I learnt of the Sonic movie the same way I learnt of all the other big E3 announcements, by skim reading the headlines of a handful of gaming news sites. With only a headline’s worth of information to go by, I simply assumed that Sega had announced a feature length Sonic Boom episode to help launch the series, and that the film would be aired on Cartoon Network or released straight-to-DVD.
In retrospect, a Sonic Boom film really did seem like the most logical interpretation of “Sonic Movie in Production”. Sega of America are already putting a lot of resources into the media-spanning Sonic Boom brand well before launch later this year. And Sonic Boom certainly seems more capable of supporting an entire film than any incarnation of Sonic before it. So that’s the conclusion I reached and, as a result, I felt completely indifferent about the whole thing.
But we’re not getting a Sonic Boom film, are we.
After reading TSSZ’s report on the announcement, my shrugs of indifference morphed into facepalms of cynicism. Sony Pictures Entertainment? Annual films? A CGI-live action hybrid..? And you’re sure this isn’t some sort of cruel joke, Tristan?
N.B. Tristan’s sitting across from me in the TSSZ orbital news station – he’s dead serious.
My thoughts went the same way as many TSSZ readers; to uninspired, cash-grabbing, modern reboots of Garfield, Alvin and the Chipmunks, and The Smurfs. How could it not? The bastardisation of the West’s contemporary children’s classics has been a major component of the child-focused arm of the film industry for several years now, and most of its output has been awful.
But my major concern is that a non-Sonic Boom Western movie will mean that, along with Sonic Team’s future vision of Sonic, there will be three separate versions of the Sonic brand to manage.
Sonic Boom and its associated merchandise is aimed at children, and the brand will hopefully have established itself by the time Sonic makes his silver screen appearance. But surely the introduction of a “movie Sonic” – which will undoubtedly come with a hefty marketing campaign and its own merchandise – would only muddy the strength of the Sonic Boom brand while also confusing and alienating child movie goers in the process. Too many Sonics spoil the broth!
The alternative is a Sonic film that is thematically similar to both Sonic Boom and versions of the blue blur before it, but is instead intended to capture the attention of older, nostalgic fans. But an upcoming fourth Transformers film, joined by a divisive new take on Teenage Mutant Ninja Turtles, shows that the “gritty-reboot” treatment of beloved childhood icon is still the industry standard. And nobody in their right mind would want a gritty reboot of Sonic.
Now, this isn’t to say that a good Sonic the Hedgehog film is impossible. But unless, through some cosmic miracle, Sony’s takes a thoughtful and creative approach to Sonic’s silver screen debut, then a cringe-worthy CGI/ live action hybrid seems inevitable.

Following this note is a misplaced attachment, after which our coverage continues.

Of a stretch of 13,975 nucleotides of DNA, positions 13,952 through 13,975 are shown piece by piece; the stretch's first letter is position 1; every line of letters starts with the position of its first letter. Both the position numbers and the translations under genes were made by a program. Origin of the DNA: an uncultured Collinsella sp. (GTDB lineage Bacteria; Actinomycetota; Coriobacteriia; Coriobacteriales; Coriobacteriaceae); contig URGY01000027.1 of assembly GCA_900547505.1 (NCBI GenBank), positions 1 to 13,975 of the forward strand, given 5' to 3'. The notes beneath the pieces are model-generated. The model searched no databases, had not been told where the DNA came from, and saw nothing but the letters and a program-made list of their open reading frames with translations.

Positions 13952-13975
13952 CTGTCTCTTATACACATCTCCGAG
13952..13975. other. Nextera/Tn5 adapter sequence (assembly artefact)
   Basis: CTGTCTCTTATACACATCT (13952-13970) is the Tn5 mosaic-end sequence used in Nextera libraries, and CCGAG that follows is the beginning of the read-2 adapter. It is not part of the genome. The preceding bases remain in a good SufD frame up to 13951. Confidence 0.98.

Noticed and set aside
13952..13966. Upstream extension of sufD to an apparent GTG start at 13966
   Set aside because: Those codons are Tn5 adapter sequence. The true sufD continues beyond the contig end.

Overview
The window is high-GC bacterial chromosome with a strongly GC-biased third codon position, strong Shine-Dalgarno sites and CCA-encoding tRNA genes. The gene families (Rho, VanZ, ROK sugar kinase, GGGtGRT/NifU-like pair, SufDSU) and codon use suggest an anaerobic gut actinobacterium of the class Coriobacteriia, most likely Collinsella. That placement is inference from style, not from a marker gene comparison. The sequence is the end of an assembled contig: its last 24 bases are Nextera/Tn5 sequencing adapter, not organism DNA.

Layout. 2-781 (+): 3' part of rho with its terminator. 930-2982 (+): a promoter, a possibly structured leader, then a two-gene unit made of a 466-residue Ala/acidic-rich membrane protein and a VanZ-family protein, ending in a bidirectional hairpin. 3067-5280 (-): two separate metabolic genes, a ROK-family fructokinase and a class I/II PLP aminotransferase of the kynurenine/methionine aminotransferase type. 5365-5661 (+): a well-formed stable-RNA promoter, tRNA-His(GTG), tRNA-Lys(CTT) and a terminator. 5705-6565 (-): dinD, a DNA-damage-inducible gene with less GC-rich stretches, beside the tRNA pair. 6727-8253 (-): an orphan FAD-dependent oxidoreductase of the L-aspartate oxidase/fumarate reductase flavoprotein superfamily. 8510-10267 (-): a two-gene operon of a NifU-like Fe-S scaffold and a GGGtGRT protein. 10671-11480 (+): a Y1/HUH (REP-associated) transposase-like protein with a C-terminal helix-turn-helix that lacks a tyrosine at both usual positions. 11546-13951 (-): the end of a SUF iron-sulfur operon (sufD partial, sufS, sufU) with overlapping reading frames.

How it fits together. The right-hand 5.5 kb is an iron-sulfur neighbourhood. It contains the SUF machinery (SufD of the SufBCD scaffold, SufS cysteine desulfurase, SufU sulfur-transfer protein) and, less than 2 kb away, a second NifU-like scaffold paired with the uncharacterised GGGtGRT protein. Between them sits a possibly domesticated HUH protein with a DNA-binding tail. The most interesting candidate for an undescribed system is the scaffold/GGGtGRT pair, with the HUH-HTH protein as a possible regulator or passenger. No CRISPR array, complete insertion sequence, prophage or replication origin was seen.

The issue Sega’s brand management became even more perplexing after this TSSZ news article was published mere days after the film announcement. Speaking to License! Global magazine, Sega of America’s heads of licensing and marketing, Rene Flores and Marcella Churchill respectively, explained Sega’s “two-tiered” approach to branding. They both made it clear that Sonic Boom is aimed at younger audiences, whereas classic/retro Sonic merchandise will remain targeted towards older fans. So into which camp will a Western Sonic film sit? Although I’m sure Sega’s reps are being their usual tight-lipped selves, it still gives the impression that Sega’s left hand doesn’t know what its right hand is doing.
This is confounded further by the news that Marza Animation Planet’s Takeshi Ito and Mie Onishi will be involved as producers. For those who don’t know, Marza is a Japanese subsidiary of Sega-Sammy responsible for the CGI sequences for the last decade of Sonic games, as well as other Sega titles and non-Sega related projects.
Don’t get me wrong, my quarrel isn’t with Marza and the quality of its work – which I believe to be superb – it’s to do with the fact that the company is inextricably tied to the Sega of Japan mothership. Since Sony Pictures Entertainment is an American subsidiary of Sony proper, does this mean the Sonic film will be some sort of East-meets-West collaboration, and if so, what will the resultant vision of Sonic be?
It’s all so confusing.
As I wrote this article I realised something – the more I think about the Sonic film announcement the less opinionated I become, and the more quizzical I am. The scant information Sega has chosen to share about the film is far more puzzling than it is tantalising, and the fundamental questions it raises overshadows the usual points of concern for the average Sonic fan. For example, the likely Sonic design tweaks, unwanted child actors, and potentially live action Eggman that’ll come with a CGI/ live action Sonic film are all secondary concerns to anyone who has ever even glimpsed the trailer to Sony’s abysmal The Smurfs 2.
So it would seem that all we can do is wait…
But in the mean time you can have a a gander at my Vertical Slice article “Anything But Shadow”. With over 300 reader comments its popularity is indisputable, and goes to show how much Sonic fans truly love me and my writing.
And I love you too xxx
Michael Westgarth is a freelance writer and podcaster. Read more of Michael’s column, Vertical Slice, via his TSSZ author page, and head to his blog MegaWestgarth for more super happy friendship fun times.